In his article about cadence our expert Andrés Díaz explained the basics about finding the optimal cadence. Today Andrés gives us a short introduction into aerodynamics and the aerodynamic balance and a few tips to gain some watts.

Learning from Formula One

In aerodynamics there is an important concept called Center of Pressure (CP) which is not very well known. This might be because it is highly technical. Motor sports enthusiasts will be more familiar with this term, since it is the cause of understeering and oversteering. In this article we will make at easy and understandable and explain how you can profit from understanding this concept.


Aerodynamic balance on the bike

On a bike the front wheel has the biggest influence on handling and control, mainly because of the steering axle: the fork. As triathletes, time trialists and road cyclists our main goal in windy conditions is to make our bike more stable and easy to control. Therefore we want our Center of Pressure to be located as far back as possible. This allows us to maintain our aerodynamic position for longer period of time.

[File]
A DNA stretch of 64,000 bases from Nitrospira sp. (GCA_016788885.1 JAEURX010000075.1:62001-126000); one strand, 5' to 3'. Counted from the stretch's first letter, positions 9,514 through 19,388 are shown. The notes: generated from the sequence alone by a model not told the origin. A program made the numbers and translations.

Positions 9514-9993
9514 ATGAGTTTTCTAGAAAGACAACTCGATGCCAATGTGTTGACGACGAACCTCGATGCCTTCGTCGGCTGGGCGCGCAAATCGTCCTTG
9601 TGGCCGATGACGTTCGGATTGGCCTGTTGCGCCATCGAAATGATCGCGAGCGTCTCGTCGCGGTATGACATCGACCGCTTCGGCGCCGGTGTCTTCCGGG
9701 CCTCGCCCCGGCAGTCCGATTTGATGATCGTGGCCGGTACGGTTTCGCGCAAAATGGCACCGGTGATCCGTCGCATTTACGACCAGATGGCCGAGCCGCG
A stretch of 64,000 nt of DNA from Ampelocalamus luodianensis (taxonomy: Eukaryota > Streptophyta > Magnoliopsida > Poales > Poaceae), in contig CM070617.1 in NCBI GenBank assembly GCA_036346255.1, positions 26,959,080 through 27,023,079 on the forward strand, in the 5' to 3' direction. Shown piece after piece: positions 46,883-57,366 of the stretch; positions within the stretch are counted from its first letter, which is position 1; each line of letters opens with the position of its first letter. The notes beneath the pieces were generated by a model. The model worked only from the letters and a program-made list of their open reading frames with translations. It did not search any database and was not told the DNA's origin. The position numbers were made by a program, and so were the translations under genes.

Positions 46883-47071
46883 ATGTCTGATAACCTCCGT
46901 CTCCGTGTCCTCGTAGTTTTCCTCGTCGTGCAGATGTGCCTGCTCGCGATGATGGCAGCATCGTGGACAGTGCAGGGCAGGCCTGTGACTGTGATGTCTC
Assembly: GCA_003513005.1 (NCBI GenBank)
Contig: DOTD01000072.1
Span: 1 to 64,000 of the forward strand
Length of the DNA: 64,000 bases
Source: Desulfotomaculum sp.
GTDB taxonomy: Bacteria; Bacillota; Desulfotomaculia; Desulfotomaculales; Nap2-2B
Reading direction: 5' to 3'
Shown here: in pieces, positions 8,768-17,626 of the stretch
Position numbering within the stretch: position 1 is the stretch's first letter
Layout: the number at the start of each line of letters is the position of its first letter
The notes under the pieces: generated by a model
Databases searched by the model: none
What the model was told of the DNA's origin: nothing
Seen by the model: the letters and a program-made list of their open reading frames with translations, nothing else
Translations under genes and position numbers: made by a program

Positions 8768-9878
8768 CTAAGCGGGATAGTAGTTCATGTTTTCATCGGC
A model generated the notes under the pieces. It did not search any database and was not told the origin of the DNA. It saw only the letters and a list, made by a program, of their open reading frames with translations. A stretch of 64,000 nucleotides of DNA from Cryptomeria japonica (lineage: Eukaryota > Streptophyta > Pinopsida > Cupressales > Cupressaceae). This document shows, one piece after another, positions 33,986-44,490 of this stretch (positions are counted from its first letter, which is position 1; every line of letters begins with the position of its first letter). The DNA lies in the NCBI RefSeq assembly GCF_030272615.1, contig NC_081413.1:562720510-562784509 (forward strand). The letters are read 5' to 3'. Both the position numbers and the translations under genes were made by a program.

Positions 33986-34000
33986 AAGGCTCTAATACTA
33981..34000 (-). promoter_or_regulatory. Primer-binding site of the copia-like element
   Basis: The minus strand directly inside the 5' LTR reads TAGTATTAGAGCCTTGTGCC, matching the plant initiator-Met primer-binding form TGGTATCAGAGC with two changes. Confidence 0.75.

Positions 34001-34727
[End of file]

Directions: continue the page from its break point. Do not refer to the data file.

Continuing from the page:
But how do we manage to move the CP backwards?

Well, the easiest way is to use a rear wheel with the largest rim depth possible. Although this might sound like the exact opposite of getting a more stable bike: using a rear wheel with the largest rim depth possible will make the bike easier to handle. As a consequence we can stay in an aerodynamic position for a longer time and this makes us faster. This is the main goal of optimizing the aerodynamic balance.


Choosing the best wheelset

When riding a bicycle, the main cause of aerodynamic drag is our own body. It makes up for about 80% of the total aerodynamic drag. The remaining 20% are made by the bike and its parts i.e. frame, handlebar and wheels. On paper a 90mm depth wheel is faster than a 60mm depth wheel but if you are not able to control the 90mm wheel and pedal in your aero position you will be losing all the aerodynamic benefit of the wheel. The difference between using a medium rim depth wheel (i.e. 60mm) and a high-profile wheel (i.e. 90mm) can be between 5 to 15 watts (in favor of the largest rim depth wheel). However, the difference between pedaling in an aero position on a TT bike or grabbing the base bar can be more than 50-70w. On a road bike the difference between riding with your hands on the hoods or in the drops is not as big but still makes a big difference.


What makes you faster:

Use a rear wheel with the largest rim depth you can.

Use a front wheel with the largest rim depth you can control.

Pedal in your aero position as much as possible.

Use the combination of wheels with which you will race as often as possible, not only in competition.